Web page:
Sing It to Me

Filed under:Music — posted by Anwyn on March 31, 2008 @ 7:47 pm

I like poetry, but I don’t take the initiative often enough to sit down and read some, cold, so to speak. It’s not good reading-during-dinner material. But many times I’ve come to love and internalize poetry through singing it–either something I sang in one of the choirs I’ve been a member of or, in this case, CDs I really like. Choral music introduced me to the work of Christina Rosetti, for example, and this Nickel Creek rendering of “Sweet Afton” by Robert Burns is everything you could want in a lullaby. If you’ve never heard it, do yourself a favor and give it a listen–the video’s embedding code was “disabled by request,” alas, so I have to link it. Listen to words like “yon” and “rills” and “stem” roll out as though they’re perfectly understandable modern English alongside venerable rocks of the language like “lofty.” I particularly like the phrase “far marked.” I’ve sung this to my son for a long time now, and I haven’t decided if Burns’s “Mary” is really “asleep by thy murmuring stream” or dead, her death made palatable by poetic license.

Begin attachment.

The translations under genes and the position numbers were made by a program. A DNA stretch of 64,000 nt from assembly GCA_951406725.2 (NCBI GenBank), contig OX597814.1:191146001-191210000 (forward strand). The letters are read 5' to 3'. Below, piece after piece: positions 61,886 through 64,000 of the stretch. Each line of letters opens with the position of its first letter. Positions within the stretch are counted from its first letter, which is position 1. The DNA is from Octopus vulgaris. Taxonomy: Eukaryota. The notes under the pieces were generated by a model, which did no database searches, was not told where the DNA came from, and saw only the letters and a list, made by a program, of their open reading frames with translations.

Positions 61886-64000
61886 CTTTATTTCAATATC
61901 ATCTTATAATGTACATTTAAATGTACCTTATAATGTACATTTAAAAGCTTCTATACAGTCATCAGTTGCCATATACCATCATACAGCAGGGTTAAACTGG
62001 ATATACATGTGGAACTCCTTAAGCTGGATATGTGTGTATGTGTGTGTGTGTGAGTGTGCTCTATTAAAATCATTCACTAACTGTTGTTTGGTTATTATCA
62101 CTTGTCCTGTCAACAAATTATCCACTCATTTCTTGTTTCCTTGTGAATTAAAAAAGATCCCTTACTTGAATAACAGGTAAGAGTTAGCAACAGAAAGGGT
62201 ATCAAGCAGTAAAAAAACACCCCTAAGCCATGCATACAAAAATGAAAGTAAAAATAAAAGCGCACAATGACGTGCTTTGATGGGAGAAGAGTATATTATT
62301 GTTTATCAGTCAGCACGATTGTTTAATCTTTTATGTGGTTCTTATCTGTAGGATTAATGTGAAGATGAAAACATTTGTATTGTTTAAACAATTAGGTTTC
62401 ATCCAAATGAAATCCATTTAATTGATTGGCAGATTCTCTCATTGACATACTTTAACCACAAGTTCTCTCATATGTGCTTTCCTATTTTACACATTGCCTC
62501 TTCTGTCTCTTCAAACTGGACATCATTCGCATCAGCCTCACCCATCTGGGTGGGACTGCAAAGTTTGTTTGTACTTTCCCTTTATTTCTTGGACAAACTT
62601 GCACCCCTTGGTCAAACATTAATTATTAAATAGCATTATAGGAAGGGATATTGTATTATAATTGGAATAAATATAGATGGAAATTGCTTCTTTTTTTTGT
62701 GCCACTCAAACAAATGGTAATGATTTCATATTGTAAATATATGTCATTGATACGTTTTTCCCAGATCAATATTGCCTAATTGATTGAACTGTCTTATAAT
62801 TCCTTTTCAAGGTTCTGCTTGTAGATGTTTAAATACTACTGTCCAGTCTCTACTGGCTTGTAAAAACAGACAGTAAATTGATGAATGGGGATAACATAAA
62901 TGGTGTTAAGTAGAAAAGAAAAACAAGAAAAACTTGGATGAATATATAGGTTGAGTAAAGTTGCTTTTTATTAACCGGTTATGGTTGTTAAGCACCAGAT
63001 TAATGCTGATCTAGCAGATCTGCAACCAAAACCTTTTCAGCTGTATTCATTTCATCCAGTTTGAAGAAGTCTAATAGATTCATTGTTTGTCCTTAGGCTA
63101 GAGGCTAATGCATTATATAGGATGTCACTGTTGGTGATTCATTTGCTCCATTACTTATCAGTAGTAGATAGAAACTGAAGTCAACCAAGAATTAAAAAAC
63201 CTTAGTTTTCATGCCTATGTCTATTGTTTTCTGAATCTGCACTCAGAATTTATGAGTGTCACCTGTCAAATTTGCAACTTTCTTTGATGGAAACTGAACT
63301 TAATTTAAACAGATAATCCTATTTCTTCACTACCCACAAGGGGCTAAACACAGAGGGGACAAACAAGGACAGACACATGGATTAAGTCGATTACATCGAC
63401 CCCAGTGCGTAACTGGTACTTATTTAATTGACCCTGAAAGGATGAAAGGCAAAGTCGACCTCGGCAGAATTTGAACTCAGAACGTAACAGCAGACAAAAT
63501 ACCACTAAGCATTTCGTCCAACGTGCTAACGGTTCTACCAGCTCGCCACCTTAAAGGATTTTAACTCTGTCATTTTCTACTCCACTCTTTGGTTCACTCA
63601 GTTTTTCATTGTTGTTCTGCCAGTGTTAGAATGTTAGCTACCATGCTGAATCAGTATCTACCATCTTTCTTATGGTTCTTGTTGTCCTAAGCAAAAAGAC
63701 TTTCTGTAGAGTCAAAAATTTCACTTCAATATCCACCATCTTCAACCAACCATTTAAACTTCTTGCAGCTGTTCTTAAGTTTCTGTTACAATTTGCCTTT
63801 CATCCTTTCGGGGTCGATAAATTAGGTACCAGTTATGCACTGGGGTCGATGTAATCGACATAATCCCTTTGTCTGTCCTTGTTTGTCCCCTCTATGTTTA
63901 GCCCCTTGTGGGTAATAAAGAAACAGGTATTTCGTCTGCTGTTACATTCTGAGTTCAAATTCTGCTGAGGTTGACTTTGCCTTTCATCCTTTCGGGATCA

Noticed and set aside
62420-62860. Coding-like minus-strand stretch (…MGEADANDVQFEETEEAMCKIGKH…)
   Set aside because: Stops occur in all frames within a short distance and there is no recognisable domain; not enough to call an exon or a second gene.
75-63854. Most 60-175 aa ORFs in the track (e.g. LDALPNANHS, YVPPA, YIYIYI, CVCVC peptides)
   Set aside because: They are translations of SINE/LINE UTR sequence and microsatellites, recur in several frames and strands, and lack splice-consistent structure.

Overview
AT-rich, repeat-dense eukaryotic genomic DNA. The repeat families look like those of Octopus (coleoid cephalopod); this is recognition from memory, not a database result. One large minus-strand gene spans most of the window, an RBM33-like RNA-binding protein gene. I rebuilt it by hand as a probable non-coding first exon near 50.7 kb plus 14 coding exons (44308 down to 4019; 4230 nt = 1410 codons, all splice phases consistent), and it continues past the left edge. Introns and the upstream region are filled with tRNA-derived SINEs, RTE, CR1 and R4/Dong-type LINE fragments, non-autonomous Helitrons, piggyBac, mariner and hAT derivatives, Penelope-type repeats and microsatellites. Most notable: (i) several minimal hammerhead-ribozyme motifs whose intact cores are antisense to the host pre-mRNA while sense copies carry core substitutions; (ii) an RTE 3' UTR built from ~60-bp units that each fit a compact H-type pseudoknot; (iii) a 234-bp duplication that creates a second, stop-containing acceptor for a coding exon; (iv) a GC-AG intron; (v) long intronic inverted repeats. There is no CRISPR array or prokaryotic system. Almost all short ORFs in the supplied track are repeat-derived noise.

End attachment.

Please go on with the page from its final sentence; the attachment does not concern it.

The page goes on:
That’s not true; I have decided. She’s only asleep. And if you know of Burns commentary that says otherwise, don’t tell me.


  1. Lovely! My poor child grew up listening to lullabies with the wrong words. When I couldn’t remember them, I’d make them up. My goal was to get her to sleep or relax for sleep, not teach her poetry. I see now the error of my ways.

    I also sang lots of Christmas carols because they were the only songs I knew the words to. I can’t sing very well so it was nice to have an appreciative audience.

    Enjoy these days!

    Comment by Anne — April 1, 2008 @ 11:18 am

  2. Never think that there are “proper” or “correct” words to any song that was concieved prior to recording devices. Lullabies are a large part of oral tradition, so they change and evolve with every telling or singing. In a world where Disney has locked fairy tales into place, it is wonderful to be part of the “I’ve-forgotten-the-words-so-I’ll-make-something-up” tradition.

    Comment by Garter Knight — April 1, 2008 @ 2:04 pm

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image: detail of installation by Bronwyn Lace